C (1)We all know what the word coping means. We could also refer to it as dealing, handling, confronting, or grappling.  With anxiety, it can take coping skills, which merely refers to the knowledge of what we’re dealing with, the ability and practice to handle it, to get through the situations we are faced with on a day-to-day basis. I guess I’d like emphasize the knowledge and practice part, because as long as we know our enemy and practice successful ways to defeat (him), we’ll get there–in my opinion.

There are as many varied plans for coping skills as there are the people who design them. One talks about coping statements — like “So I feel a little anxiety now, SO WHAT?  It’s not like it’s the first time.  I am going to take some nice deep breaths and keep on going.  This will help me continue to get better.”

In the articles I researched, I did not see this, but I really find that hobbies or something else constructive are important to distract oneself from anxious, troublesome thoughts during the day. For myself, it’s mainly crochet, but I also enjoy Zentangle, drawing, adult coloring, writing, and things like that. When I do these things, I find that I can concentrate just long enough that the rest of my mind can go away.

Other coping skills may include exercise, getting enough good sleep, talking to someone, exposure, staying positive, and getting involved or volunteering.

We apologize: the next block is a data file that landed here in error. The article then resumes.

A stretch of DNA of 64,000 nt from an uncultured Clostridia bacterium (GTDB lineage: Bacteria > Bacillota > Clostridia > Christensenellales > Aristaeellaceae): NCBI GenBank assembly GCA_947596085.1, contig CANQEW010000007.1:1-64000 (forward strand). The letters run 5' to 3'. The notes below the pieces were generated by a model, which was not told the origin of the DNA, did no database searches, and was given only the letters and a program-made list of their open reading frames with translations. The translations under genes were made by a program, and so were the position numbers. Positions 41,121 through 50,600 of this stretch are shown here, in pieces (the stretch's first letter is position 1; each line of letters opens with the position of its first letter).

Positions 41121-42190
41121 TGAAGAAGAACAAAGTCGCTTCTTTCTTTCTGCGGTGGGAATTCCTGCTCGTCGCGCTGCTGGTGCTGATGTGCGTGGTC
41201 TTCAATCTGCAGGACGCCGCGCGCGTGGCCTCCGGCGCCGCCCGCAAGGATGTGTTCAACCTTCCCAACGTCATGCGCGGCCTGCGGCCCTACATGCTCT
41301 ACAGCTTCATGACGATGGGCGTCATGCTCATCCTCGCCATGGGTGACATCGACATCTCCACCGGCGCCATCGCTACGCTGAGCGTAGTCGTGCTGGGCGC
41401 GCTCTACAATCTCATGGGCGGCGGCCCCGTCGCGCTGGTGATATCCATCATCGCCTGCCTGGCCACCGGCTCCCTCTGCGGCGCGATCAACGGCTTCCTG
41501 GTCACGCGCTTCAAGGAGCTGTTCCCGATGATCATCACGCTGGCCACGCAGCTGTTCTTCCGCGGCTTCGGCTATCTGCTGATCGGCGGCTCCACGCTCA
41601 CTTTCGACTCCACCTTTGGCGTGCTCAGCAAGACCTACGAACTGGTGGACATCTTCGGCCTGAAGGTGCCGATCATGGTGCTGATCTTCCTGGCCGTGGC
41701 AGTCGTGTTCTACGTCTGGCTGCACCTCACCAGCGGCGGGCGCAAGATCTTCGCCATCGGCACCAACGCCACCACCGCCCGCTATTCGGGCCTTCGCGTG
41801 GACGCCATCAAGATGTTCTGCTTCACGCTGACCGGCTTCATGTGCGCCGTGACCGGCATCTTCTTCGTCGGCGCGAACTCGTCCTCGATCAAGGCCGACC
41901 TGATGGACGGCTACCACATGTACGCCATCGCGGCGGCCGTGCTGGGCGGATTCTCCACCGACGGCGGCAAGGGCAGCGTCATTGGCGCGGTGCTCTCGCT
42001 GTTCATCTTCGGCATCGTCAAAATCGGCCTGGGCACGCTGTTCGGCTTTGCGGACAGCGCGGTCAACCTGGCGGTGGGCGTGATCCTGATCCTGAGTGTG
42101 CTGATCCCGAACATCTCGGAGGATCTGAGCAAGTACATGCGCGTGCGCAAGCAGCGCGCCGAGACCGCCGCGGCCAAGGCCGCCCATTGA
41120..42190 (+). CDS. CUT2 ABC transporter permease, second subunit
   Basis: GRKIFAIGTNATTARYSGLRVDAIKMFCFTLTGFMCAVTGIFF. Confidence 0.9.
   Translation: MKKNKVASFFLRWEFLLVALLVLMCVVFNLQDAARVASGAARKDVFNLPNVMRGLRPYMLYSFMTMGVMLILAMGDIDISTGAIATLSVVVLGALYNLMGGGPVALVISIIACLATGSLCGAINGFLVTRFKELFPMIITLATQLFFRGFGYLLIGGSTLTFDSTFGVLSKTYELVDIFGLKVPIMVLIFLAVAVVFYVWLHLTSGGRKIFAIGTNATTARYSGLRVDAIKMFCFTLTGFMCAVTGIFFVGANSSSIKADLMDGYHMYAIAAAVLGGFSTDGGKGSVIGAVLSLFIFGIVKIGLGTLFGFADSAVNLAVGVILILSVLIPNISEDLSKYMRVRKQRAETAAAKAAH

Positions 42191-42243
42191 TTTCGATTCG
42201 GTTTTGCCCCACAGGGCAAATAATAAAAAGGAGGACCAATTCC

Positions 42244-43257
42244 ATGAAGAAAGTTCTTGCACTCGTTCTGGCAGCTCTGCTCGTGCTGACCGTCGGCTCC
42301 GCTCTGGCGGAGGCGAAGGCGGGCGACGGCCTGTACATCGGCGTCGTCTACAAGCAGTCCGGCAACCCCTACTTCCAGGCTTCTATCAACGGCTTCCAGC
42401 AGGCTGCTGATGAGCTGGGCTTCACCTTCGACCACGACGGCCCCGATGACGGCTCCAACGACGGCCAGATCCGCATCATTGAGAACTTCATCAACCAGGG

What works for you?

Cheers to the day! Peace out.

10 thoughts on “Coping

  1. Chris, I was sure you were going to use “crochet” for C, but I see you did get it in here anyway! It is wonderful for relaxing and getting into a meditative state. It’s also good when you want something a little challenging to make you concentrate by trying new stitches or projects. And reading will always be one of my best strategies!

    Liked by 1 person

    • Elaine,
      Don’t think I wasn’t tempted to use “crochet”! You bring up an interesting point, about more challenging projects which force us to concentrate a little more. That’s actually another good way to get through being anxious, right? You’ve got all these unwanted thoughts in your head BUT all you can focus on are the stitches in front of you. Fantastic!


    • Megan, thank you for reminding me about music. I often underestimate the simple power of a song to transform a moment in time, to make us feel differently. Sure, I listen to music in my car, but I don’t listen to it at home when I need to.


    • I totally forgot about reading! I mean, I like eat books on a daily basis and your right, that also helps bring about a sense of balance.

      Thanks so much for stopping by and for the wishes! I will surely need them.



  2. I like that you’re using crochet and Zentangle. Many years ago, I discovered a product, which I don’t think they even make anymore, called Tri-Chem liquid embroidery. It was basically fabric paint in a tube. They sold different tips to attach to it so you got different “painting” effects. It was very relaxing and I later found out that it was used in hospitals for patients with anxiety, to help them relax. Since then, I also find that coloring, just plain old coloring in a coloring book can do wonders. And of course, as you’ve discovered, Zentangle is awesome for this!


    • Wow Corina,
      What a wonderful idea, liquid embroidery! My sister is trying to find something like that. She’s got a bunch of blank t-shirts and doesn’t know what to do with them. That’s so creative that you designed it yourself.


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